Monday, April 18, 2005
Stout ...

Looks like Team Reform just got a new campaign theme song.

The flack formerly known as the stout, Reese Witherspoon-wannabe dye-job aide to Romney’s loathsome $150,000-a-year spokesman announced that she is on the glide path to a real job, saying "it's time to take the skills I've learned in politics over the last nine years and apply them to a new challenge." (source: Boston Herald, 4/16/2005)


Setting aside that dubious reference to "skills she learned in politics", we wish her the best.

And an explanation.

The word 'stout' means many things. Stout can mean forceful, powerful, bold, or stubborn. Describing someone as stout does not necessarily mean they are thickset, corpulent, big-boned, or prone to wearing Chester Atkins-sized suits.

We decided to hang 'stout' on said Flack after she needlessly threw Sen. Ted Kennedy under the bus while explaining Willard Mitt's endorsement of Arnold "Horndog" Swartzenegger. (source: RiaF) Its use was meant to draw attention to her willingness to change her personality to suit her new masters. It was not a comment on her Hillaryesque calves or bandy-legged stature.

We used "Stout" as a political badge of respect; we mourn her passing.

So long, Stumpy.

... and Out

Just as Stumpy (the former flack formerly known as the stout Reese Witherspoon-wannabe dye-job aide to Romney’s loathsome $150,000-a-year spokesman) no longer cares about Team Reform, we figure it's time to admit that we don't either.

Willard Mitt's time is ka-put; his footprint looks to be as lasting as a gull's at low-tide.

Besides, we're sleepy. And have decided to take a wee break.

If you want a quick note when we decide to reactivate this goofy site drop us a note.

Until then, thanks for reading. Thanks for writing. (And thank you to our patient and willing e-mail intermediaries.)

We're headed to the back forty to build our house, chop our wood and make our garden grow. (Correctly guess the allusion and win a Meat Pie. But not from us. Remember, we're taking a break!)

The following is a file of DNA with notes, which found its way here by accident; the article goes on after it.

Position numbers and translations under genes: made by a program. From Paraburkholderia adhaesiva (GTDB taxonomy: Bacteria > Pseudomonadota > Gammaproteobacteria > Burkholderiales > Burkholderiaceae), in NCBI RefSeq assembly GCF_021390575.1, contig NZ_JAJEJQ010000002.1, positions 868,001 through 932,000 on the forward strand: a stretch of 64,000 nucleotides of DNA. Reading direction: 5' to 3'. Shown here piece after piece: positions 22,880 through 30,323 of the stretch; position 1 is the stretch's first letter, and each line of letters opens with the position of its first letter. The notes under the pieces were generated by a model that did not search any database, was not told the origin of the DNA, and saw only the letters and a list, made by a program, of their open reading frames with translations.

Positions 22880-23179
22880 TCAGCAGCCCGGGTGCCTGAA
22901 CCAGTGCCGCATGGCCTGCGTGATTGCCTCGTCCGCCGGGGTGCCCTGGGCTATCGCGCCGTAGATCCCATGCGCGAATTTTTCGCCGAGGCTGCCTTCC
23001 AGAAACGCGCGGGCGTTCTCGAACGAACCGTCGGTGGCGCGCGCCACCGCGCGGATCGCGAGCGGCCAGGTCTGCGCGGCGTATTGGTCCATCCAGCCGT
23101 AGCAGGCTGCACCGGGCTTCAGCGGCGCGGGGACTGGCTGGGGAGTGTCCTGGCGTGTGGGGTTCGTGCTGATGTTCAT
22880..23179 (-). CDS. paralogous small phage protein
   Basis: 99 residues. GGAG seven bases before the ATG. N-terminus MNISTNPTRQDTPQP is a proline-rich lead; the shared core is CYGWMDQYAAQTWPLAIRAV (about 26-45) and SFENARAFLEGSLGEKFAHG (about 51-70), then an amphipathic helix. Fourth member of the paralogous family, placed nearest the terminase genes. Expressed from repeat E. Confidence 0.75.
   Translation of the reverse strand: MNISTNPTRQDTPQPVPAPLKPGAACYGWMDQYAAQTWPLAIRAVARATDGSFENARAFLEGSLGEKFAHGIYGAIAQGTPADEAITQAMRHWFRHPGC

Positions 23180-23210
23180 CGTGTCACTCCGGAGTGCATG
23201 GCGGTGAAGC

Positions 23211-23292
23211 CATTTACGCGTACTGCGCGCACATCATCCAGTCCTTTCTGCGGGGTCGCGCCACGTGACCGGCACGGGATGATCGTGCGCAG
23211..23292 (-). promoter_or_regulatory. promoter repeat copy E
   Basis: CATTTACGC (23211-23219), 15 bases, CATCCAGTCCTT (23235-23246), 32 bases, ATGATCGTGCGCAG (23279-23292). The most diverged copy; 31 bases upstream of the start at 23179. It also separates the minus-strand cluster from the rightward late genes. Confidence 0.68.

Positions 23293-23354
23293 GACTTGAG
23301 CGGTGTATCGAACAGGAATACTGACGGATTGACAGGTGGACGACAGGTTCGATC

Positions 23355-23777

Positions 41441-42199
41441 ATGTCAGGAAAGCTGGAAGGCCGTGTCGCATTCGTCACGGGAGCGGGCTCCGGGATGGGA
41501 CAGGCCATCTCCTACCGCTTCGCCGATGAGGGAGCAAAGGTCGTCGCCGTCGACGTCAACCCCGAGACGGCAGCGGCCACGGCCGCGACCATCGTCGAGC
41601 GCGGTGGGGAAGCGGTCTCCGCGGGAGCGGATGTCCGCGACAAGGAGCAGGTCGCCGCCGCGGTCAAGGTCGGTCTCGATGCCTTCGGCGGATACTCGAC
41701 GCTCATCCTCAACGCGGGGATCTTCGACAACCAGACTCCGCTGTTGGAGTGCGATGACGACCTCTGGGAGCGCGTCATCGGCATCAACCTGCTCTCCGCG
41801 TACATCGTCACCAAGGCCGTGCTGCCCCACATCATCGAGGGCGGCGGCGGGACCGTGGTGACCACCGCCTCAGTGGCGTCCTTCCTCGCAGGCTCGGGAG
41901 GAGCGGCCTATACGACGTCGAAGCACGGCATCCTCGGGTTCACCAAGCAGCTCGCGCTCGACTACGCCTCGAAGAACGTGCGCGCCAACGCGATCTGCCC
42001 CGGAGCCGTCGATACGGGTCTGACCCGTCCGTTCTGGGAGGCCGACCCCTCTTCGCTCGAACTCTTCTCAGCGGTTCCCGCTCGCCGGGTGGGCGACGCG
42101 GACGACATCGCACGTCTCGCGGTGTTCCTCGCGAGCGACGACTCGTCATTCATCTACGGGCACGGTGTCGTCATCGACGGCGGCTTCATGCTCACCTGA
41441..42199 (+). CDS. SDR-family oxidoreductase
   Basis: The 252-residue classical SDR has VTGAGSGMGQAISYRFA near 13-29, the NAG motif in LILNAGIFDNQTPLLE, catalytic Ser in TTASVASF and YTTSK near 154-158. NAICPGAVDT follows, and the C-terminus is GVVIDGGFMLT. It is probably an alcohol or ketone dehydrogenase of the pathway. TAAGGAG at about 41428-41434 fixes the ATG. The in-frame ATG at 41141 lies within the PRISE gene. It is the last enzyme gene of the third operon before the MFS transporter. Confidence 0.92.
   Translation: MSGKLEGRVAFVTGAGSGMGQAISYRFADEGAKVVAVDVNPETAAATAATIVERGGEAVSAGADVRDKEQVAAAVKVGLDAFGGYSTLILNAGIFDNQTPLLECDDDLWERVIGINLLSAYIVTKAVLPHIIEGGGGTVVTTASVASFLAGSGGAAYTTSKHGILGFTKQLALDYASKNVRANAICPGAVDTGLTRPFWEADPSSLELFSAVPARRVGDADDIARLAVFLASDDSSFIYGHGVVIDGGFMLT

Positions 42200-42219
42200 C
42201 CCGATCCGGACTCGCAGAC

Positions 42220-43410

Any questions?

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April, 2005


Here we go again.

Willard Mitt last week criticized Deval Patrick as being open to tax increases because "his new Democratic rival" did not immediately support rolling back the income tax to the Paul Cellucci 'this won't hurt a bit' voter mandated five percent rate.

"The citizens have given us our budget. It's time to honor their wishes," Romney said. (source: Boston Herald, 4/16/2005)

Patrick whispered back that Willard Mitt's policies had resulted in property tax hikes throughout the Commonwealth. (source: Boston Globe, 4/16/2005)


But you'd think that someone who had hired "the state's top political opposition researcher" (source: Boston Globe, 4/7/2005) would have 'remembered' that Romney is guilty of his own tax misdirection.

Back when he was just the Fraud Candidate the General Court passed a $1.2 billion tax package to balance the state budget. Willard Mitt's response was to pledge that if he were elected (fraud) governor, he would 'roll back all of the tax increases' in the package. (source: Boston Globe, 5/8/2002)

Unfortunately, since becoming Fraud Governor, the only thing Romney has done with the 2002 tax package is spend the monies it brings in. Three years later, the cigarette tax hike is still in effect, as is the capital gains tax hike and virtually every other increase that was enacted back during 'the worst economic crisis since the Great Depression.'

We can understand Romney failing to honor his pledge with regard to the cigarette tax roll-back. But the capital gains tax is another thing. After all, this is a tax that Romney himself seemed to try to beat.

Back in 1994, Willard Mitt donated $200,000 worth of Staples stock to the Church of Latter Day Saints. Then, on the last trading day of the year, he bought $189,000 worth of Staples stock, effectively replenishing his investment.

Romney explained his actions to local media, saying "I contributed all of my Staples shares to meet my charitable contribution target. I wanted to replace a substantial portion of them. I'm in the same position I was in before." (source: Boston Herald, 1/18/1995)

Maybe he was in the same position. And maybe he donated then replenished his Staples stock to dodge the capital gains liability of the donated shares.

But whatever the rationale, Romney was seemingly finagling a tax that he has since failed to roll-back despite pledging to do so in 2002.

Hey Willard Mitt, once you start honoring your own words, we'll listen to your blather about honoring the tax-payers wishes.


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